Trading Standards Scotland has published a list of the top ten nuisance calls reported by Scottish consumers between October and December 2021.

The most problematic calls during the quarter were related to green deal funding, with the majority of calls relating to surveys about home insulation and the apparent availability of government grants for energy efficient improvements. The increase in these types of calls is likely to be a result of Government announcements regarding the need for improved energy efficiency measures and the COP26 summit which was held in November 2021.

The most common types of scam call being blocked by trueCall units were:

  • Green Deal scams – misleading calls related to loft insulation or funding for energy efficiency measures (Read more here)
  • Remote access scams – calls purportedly from Microsoft asking for remote access to your computer due to apparent issues such as viruses or software malfunctions (Read more here)
  • Misleading telesales – cold calls attempting to sell insurance for white goods, TVs, boilers or other appliances (Read more here)
  • Broadband issues– scam calls purportedly from BT or Virgin saying that there are issues with your broadband and that it will be cut off unless you pay a fee (Read more here)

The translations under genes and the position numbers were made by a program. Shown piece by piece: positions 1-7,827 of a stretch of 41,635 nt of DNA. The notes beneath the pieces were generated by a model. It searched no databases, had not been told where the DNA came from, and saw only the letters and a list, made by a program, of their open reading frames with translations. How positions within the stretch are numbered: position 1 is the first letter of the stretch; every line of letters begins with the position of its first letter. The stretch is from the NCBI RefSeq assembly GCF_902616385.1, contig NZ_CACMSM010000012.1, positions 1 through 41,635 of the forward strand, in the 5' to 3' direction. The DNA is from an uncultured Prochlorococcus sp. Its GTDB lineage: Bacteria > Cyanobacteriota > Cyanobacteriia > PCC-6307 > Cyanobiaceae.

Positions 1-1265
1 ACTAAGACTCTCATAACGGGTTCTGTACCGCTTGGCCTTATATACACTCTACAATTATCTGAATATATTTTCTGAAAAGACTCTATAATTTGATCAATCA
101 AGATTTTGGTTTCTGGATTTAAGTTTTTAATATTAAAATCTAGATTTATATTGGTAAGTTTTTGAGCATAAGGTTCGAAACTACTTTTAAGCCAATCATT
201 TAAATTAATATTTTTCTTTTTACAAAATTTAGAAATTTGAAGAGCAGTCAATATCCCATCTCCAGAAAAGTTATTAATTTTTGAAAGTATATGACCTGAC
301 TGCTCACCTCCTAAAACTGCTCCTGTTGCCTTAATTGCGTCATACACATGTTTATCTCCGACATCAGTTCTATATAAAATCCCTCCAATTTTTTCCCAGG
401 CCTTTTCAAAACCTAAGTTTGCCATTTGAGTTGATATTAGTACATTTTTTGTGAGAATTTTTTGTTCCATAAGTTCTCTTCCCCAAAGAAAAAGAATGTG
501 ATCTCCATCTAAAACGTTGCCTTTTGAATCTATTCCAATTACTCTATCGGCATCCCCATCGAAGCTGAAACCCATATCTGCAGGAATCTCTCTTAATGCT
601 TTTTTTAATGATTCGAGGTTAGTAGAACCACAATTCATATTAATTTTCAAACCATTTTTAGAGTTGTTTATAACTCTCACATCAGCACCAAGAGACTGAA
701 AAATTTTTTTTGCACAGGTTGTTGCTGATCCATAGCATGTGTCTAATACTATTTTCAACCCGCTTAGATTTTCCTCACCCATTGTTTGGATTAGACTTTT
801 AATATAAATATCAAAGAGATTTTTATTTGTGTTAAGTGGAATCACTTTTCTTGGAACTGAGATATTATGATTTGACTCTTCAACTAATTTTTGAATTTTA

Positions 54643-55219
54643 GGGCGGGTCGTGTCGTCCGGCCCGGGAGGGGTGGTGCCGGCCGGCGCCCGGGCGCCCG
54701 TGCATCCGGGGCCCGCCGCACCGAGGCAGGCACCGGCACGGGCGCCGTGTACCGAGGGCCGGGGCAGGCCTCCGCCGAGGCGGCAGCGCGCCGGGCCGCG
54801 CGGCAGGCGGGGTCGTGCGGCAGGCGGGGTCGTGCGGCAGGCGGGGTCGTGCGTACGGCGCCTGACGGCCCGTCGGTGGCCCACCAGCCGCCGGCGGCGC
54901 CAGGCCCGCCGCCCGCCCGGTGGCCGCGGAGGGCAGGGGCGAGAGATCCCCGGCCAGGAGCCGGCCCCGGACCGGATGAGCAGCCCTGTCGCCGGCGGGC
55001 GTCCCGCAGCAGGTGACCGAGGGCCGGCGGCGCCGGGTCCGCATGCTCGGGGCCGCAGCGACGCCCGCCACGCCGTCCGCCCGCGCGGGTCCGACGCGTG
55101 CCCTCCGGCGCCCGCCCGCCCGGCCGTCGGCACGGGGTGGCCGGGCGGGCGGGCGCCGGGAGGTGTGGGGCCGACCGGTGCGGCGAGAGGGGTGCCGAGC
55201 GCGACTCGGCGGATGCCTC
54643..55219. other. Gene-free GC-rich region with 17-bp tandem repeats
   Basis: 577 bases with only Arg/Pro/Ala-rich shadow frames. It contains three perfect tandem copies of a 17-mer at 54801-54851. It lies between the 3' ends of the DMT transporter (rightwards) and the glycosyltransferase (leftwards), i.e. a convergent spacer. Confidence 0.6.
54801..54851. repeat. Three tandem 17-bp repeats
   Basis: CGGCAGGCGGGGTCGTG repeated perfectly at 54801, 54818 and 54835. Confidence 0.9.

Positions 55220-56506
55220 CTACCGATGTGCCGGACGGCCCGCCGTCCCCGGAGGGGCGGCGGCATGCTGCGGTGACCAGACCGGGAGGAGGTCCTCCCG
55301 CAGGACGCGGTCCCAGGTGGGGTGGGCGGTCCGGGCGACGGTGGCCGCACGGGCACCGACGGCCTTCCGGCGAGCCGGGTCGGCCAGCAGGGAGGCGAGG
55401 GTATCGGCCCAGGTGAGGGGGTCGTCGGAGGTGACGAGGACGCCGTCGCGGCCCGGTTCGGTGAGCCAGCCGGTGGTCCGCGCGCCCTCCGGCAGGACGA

• Amazon Prime scams – cold calls saying that your subscription is due for renewal or that there are issues with your account (Read more here)
  • Postcode Lottery scams – cold calls saying that you have won a prize, vouchers or a holiday, where the caller asks for your personal details
  • Banking scams – cold calls purportedly from your bank claiming that there has been fraudulent activity on your account (Read more here)
  • SKY scams – cold calls saying that your SKY box needs to be replaced and asking for your bank details
  • Lead generation – Cold callers carrying out surveys in order to gather your information, which can then be passed on to other companies
  • Accident claims – cold calls claiming that you are due compensation after a recent accident

The aim of the majority of scam and nuisance calls is to obtain people’s personal data and to encourage them to give the caller their bank details. This is often achieved by implying that urgent action is required – a tactic which particularly targets elderly and more vulnerable people.

Trading Standards Scotland have published a PDF with information about common scam calls and how to avoid them. The PDF can also be printed out for those who are not online and may be of use to vulnerable friends or relatives who are bothered by scam calls.
View the PDF online and download it here.

Report scam calls to Advice Direct Scotland on 0808 164 6000 or via their website. If you have been the victim of fraud, report it to Police Scotland on 101.